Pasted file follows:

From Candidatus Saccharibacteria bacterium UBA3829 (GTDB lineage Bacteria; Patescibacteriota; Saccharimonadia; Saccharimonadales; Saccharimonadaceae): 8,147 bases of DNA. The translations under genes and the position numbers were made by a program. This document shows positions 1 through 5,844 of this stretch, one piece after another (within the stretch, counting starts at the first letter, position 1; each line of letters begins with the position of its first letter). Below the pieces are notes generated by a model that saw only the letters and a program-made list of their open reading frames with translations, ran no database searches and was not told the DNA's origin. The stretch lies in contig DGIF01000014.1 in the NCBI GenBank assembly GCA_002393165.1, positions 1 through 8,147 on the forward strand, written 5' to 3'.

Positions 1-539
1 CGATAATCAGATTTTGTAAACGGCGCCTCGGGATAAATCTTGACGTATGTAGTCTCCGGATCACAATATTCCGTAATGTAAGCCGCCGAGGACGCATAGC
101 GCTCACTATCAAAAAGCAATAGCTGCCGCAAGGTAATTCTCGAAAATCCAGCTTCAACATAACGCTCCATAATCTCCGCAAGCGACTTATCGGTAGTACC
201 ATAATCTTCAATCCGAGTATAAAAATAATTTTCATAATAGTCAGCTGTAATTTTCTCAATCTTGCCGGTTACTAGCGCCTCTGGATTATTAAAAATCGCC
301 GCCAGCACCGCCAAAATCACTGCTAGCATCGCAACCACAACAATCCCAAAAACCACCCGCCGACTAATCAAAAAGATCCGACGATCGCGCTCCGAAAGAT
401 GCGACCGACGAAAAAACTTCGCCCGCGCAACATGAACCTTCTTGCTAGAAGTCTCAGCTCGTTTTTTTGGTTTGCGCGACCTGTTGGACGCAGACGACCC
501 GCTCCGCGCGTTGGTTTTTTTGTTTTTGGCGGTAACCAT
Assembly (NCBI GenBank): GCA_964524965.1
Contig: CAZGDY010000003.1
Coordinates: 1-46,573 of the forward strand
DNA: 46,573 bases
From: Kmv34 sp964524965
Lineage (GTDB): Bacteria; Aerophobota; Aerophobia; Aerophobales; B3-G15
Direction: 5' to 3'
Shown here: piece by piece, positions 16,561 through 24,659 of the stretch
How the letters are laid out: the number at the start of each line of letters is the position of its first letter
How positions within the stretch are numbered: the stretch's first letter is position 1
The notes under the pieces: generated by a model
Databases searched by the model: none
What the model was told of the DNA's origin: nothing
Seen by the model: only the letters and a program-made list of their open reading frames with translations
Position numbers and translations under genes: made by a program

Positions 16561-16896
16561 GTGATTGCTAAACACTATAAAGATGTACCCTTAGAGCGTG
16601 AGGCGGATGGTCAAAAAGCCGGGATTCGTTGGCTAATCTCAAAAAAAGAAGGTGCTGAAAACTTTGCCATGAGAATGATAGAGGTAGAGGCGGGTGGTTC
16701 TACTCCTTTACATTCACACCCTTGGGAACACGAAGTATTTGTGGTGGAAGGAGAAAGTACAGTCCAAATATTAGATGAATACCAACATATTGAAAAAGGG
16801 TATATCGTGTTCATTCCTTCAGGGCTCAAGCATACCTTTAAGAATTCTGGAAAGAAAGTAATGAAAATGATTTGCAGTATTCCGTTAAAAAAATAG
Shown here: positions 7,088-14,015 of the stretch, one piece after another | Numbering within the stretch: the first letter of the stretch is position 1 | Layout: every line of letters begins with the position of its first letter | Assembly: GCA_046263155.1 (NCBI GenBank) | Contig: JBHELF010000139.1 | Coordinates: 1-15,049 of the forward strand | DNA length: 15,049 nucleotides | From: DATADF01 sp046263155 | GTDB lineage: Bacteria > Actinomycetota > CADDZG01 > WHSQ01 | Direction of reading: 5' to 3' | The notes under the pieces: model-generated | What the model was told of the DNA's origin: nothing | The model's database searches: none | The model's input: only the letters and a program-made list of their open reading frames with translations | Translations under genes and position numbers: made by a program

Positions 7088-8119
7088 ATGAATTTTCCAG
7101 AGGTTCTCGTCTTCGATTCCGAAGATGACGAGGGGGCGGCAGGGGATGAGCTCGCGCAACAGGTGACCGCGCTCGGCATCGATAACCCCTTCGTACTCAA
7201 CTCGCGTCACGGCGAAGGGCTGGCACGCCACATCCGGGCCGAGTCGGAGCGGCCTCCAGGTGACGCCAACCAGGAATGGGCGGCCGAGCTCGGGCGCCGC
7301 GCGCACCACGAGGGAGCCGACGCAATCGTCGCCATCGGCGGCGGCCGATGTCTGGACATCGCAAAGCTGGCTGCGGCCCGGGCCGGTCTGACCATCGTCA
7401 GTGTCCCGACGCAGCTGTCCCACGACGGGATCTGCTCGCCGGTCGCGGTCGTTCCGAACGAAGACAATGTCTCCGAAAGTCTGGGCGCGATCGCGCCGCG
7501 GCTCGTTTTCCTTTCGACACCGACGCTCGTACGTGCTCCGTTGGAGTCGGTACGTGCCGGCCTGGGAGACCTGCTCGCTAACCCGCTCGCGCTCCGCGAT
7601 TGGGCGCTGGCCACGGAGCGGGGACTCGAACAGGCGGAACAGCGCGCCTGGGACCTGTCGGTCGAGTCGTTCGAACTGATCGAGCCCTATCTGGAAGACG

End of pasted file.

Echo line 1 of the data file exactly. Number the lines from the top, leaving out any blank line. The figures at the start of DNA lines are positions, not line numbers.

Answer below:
From Candidatus Saccharibacteria bacterium UBA3829 (GTDB lineage Bacteria; Patescibacteriota; Saccharimonadia; Saccharimonadales; Saccharimonadaceae): 8,147 bases of DNA. The translations under genes and the position numbers were made by a program. This document shows positions 1 through 5,844 of this stretch, one piece after another (within the stretch, counting starts at the first letter, position 1; each line of letters begins with the position of its first letter). Below the pieces are notes generated by a model that saw only the letters and a program-made list of their open reading frames with translations, ran no database searches and was not told the DNA's origin. The stretch lies in contig DGIF01000014.1 in the NCBI GenBank assembly GCA_002393165.1, positions 1 through 8,147 on the forward strand, written 5' to 3'.